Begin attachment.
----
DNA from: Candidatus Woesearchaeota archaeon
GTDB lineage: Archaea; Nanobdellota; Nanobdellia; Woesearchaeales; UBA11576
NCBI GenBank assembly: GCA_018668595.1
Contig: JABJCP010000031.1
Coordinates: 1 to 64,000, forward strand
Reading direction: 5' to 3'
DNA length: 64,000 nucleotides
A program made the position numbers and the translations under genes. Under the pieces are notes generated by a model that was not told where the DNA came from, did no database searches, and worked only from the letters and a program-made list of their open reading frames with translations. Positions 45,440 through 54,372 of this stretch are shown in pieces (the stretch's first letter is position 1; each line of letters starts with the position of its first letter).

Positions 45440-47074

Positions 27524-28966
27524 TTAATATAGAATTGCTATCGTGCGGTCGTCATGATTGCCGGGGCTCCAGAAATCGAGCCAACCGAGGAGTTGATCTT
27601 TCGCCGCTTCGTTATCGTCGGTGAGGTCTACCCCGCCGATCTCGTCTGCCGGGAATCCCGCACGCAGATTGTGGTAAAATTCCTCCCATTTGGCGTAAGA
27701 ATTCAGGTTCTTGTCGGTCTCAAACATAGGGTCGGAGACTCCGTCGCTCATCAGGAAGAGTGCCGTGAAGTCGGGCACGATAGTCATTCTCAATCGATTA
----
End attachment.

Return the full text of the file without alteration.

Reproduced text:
DNA from: Candidatus Woesearchaeota archaeon
GTDB lineage: Archaea; Nanobdellota; Nanobdellia; Woesearchaeales; UBA11576
NCBI GenBank assembly: GCA_018668595.1
Contig: JABJCP010000031.1
Coordinates: 1 to 64,000, forward strand
Reading direction: 5' to 3'
DNA length: 64,000 nucleotides
A program made the position numbers and the translations under genes. Under the pieces are notes generated by a model that was not told where the DNA came from, did no database searches, and worked only from the letters and a program-made list of their open reading frames with translations. Positions 45,440 through 54,372 of this stretch are shown in pieces (the stretch's first letter is position 1; each line of letters starts with the position of its first letter).

Positions 45440-47074

Positions 27524-28966
27524 TTAATATAGAATTGCTATCGTGCGGTCGTCATGATTGCCGGGGCTCCAGAAATCGAGCCAACCGAGGAGTTGATCTT
27601 TCGCCGCTTCGTTATCGTCGGTGAGGTCTACCCCGCCGATCTCGTCTGCCGGGAATCCCGCACGCAGATTGTGGTAAAATTCCTCCCATTTGGCGTAAGA
27701 ATTCAGGTTCTTGTCGGTCTCAAACATAGGGTCGGAGACTCCGTCGCTCATCAGGAAGAGTGCCGTGAAGTCGGGCACGATAGTCATTCTCAATCGATTA